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lindsey johnson <[log in to unmask]>
Reply To:
Open discussions on the writer's craft <[log in to unmask]>
Thu, 19 Jun 2003 12:30:01 -0600
text/plain (69 lines)
"Just a small point. I've noticed in American
novels that whiskey is referred to when they really mean whisky. The
terms are patented, like champagne, which is why some American rye

Okay my boss says that you can't patent a name, which I know is not actually
what this quote says, but still I know that he is wrong.  It has been too
long since Mass Comm Law.  So please tell me if I am right....

I know that you Trademark a name.  But in talking about Champagne, Whiskey
and Whisky, we are speaking of the generic term for a thing.  Basically a
recipe.  And for these things to be called such they must meet the basic
standards of this recipe.  Bread for instance-flour, water and a leavener.
So what we are talking about is an invention, which is indeed what a patent
protects.  And the generic term represents that invention, which logically
follows is protects by the patent of the object as well. Basically (I like
that word today) it would be like copywriting a book but not copywriting the
title.  Please tell me if this is correct and if there is anything else that
I should add to my rebuttal.

BTW.   I think that American writers have too much time on thier hands if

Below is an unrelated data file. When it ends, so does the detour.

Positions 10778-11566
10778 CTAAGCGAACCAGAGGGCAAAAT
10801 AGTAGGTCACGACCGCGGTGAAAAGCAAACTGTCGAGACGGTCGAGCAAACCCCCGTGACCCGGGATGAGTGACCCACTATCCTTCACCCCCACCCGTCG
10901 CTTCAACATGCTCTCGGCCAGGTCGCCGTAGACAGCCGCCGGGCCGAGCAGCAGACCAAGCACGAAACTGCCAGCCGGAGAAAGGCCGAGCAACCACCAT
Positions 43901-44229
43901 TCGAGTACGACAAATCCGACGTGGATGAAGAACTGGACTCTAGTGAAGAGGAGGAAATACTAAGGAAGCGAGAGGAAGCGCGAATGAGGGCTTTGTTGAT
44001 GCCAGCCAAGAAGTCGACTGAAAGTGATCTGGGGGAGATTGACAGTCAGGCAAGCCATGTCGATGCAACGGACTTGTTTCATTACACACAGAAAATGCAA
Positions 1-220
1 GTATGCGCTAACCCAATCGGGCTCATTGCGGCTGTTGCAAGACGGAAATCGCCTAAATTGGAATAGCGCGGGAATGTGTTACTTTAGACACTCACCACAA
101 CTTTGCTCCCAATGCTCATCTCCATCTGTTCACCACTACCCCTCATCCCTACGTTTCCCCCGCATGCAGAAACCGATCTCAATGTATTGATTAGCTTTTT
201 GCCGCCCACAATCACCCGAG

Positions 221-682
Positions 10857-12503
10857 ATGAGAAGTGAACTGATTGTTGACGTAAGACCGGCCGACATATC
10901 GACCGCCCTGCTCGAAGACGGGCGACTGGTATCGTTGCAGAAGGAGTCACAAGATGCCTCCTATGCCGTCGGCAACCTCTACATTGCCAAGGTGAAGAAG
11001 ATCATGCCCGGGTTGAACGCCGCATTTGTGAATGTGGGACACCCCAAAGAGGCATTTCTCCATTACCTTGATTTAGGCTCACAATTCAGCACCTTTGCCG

they are worried about the proper form of Whiskey/Whisky to use.  Unless
that is if they are trying to use this as a technique of chracterization or
setting, in which case thier character would probably be a little bit
pretentious and should explain why he/she will only drink whiskey and not
whisky.  Or if they are writing a book in which the time period and
location--England vs Scottland would matter.  Well actually I guess I can
see a lot situations in which the writer should pay attention to the
spelling.  In general though and modern American writer, writing a modern
American story, for a modern american audience, shouldn't lose too much
sleep over the appropriate spelling.

Please give me input on the patent question.

Thank you,


>From: Kent Graham <[log in to unmask]>
>Reply-To: Open discussions on the writer's craft <[log in to unmask]>
>To: [log in to unmask]
>Subject: [PWA-L] [Fwd: Aqua vit]
>Date: Tue, 17 Jun 2003 13:55:12 -0500
>  ------- Original Message --------
>Subject: Aqua vit
>Date: Tue, 17 Jun 2003 10:10:15 -0500
>From: "J. Madison Davis" <[log in to unmask]>
>To: [log in to unmask]
>I've always been fond of the old spelling "uisquebaugh" or its variations.
>I don't know about the Regency. I know Gov. Alexander Spotswood had a huge
>selection of it on his trip to explore the western mountains of Virginia in
>the mid 18th. Random House dictionary dates it "[1705 15; short for
>whiskybae < Ir uisce beatha or ScotGael uisge beatha, ult. trans. of ML
>aqua vitae lit., water of life; cf. USQUEBAUGH]"
>and it also says that whisky (neat, no e) is used especially for Scotch and
>Canadian, but doesn't say preferred or anything like that

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